So Valentine’s Day has come and gone. My husband and I don’t really celebrate it. My kids made handwritten cards for all their friends and I called it a day. They returned home with sugar-infested “card boxes” and I spent a four-day holiday weekend removing my offspring multiple times from the ceiling.
One of my daughter’s classmates gave her a baseball card in lieu of a valentine, which is oddly appropriate for me because today, when the pitchers and catchers of most major league baseball teams report to spring training, is my Valentine’s Day. Spring is a time of rebirth. The air is getting warmer and the days are getting longer. I can start to hear the birds sing in the morning again.
Just like the traditional Valentine’s Day, there is a lot of buildup to pitchers and catchers and for me, especially, there almost always is a huge letdown once it’s passed and spring training begins.
For as long as I can remember, I’ve loyally celebrated Pitchers and Catchers with my favorite baseball team, the Philadelphia Phillies, each spring.
They by far are the worst boyfriend I’ve ever had.
Like any long relationship, there have been some good times. I was only 4 when they won their first Series and I have no memory of it, but I was a teenager when the 1993 club, Team Mullet, found lightning in a bottle and inexplicably made it to the World Series. (They lost on a heartbreaking home run by Joe Carter in Game Six. It’s why I wanted the Blue Jays to lose last season in the playoffs.)
Most recently, the team–buoyed by a powerful nucleus of homegrown talent, nurtured in the farm system–enjoyed a golden run of five seasons of consecutive playoff appearances, including its second World Series win in 2008.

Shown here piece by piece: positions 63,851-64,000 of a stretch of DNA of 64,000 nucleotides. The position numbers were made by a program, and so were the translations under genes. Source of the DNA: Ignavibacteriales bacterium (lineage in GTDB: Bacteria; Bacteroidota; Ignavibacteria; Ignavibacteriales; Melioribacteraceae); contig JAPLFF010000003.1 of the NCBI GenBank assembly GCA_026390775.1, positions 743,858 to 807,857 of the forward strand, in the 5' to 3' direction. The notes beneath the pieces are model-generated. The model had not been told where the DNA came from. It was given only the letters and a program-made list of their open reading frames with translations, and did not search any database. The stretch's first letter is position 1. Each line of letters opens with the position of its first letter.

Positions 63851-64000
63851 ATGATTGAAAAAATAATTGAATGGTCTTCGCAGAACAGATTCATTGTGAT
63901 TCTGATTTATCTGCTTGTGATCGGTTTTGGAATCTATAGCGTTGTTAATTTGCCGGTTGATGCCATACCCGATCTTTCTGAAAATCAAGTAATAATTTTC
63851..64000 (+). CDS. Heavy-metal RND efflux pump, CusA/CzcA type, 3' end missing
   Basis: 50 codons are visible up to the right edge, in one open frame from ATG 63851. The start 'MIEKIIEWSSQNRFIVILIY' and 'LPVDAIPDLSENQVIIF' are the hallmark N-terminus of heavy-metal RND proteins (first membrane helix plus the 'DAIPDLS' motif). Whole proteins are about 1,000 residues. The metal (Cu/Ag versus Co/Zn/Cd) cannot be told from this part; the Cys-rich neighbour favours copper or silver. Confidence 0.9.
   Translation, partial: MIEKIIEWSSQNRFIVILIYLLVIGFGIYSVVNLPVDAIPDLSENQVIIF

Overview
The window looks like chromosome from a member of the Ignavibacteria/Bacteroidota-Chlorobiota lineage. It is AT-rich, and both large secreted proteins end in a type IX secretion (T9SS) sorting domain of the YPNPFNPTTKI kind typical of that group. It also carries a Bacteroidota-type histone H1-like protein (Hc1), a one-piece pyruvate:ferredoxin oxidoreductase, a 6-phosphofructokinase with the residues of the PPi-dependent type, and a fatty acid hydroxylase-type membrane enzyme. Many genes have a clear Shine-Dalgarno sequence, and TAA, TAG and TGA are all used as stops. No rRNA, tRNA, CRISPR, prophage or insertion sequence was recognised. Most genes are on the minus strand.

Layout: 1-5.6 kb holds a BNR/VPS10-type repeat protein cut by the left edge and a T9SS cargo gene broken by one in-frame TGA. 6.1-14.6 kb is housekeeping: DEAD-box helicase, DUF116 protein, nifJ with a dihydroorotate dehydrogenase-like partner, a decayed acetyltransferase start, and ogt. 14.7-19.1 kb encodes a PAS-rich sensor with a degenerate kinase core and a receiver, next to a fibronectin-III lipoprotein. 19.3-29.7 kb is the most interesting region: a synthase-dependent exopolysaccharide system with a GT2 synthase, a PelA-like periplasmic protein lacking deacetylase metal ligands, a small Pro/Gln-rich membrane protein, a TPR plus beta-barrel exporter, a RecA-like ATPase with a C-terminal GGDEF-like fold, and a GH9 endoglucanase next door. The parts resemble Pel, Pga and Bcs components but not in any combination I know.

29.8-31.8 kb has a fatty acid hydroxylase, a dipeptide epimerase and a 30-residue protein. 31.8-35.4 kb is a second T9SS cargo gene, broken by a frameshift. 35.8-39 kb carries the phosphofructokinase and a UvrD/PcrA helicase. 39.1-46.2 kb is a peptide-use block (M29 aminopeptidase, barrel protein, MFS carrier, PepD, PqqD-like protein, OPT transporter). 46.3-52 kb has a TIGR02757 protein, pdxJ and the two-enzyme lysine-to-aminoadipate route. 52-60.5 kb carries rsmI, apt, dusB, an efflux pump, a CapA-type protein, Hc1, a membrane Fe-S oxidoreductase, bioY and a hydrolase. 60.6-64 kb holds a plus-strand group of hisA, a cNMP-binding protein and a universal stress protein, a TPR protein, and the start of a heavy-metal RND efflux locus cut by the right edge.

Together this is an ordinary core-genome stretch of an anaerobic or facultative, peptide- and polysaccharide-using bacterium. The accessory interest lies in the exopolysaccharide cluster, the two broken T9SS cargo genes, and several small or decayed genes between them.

In keeping with the Valentine’s theme, that’s two rings! Total! For a team that started to compete in the late 1800s!
It’s the good moments that keep me coming back every spring, despite the team’s decision to award those homegrown players monstrous contracts that grew in value as their abilities diminished. (There are only two players left from that 2008 roster, first baseman Ryan Howard and catcher Carlos “Chooch” Ruiz. Howard’s been on decline since 2010 and Ruiz is good with pitchers but doesn’t have much of a bat anymore.) Also, last season former Hall of Famer (and Phillies’ farm system product) Ryne Sandberg couldn’t figure out how to communicate with his players, manage a bullpen or make anything go his way. The team had 100 losses last year, and its lone 2015 All-Star, closer Jonathan Papelbon, publicly thanked everyone for his selection and then just as publicly immediately demanded to be traded to a winning team. (He was traded to the Washington Nationals, the Phillies’ division rivals who were favored to win the division and ultimately the Series based on their strong rotation of starting pitching. Instead, they promptly imploded and the New York Mets went on to win the division and the league. Pap spent the end of his season on suspension for choking teammate MVP Bryce Harper in the Nats’ dugout.)
This year, even though you’d think I’d learn by now, I’m getting my hopes up again. The Phillies got a new GM during the offseason, and his predecessor, Ruben Amaro, generously restocked the farm system that he’d ransacked during those golden years. So this spring training, I have youth and potential to look forward to, even though I realistically know that they won’t contend for another few years.
Even though they’ve quit on me, I can’t quit them.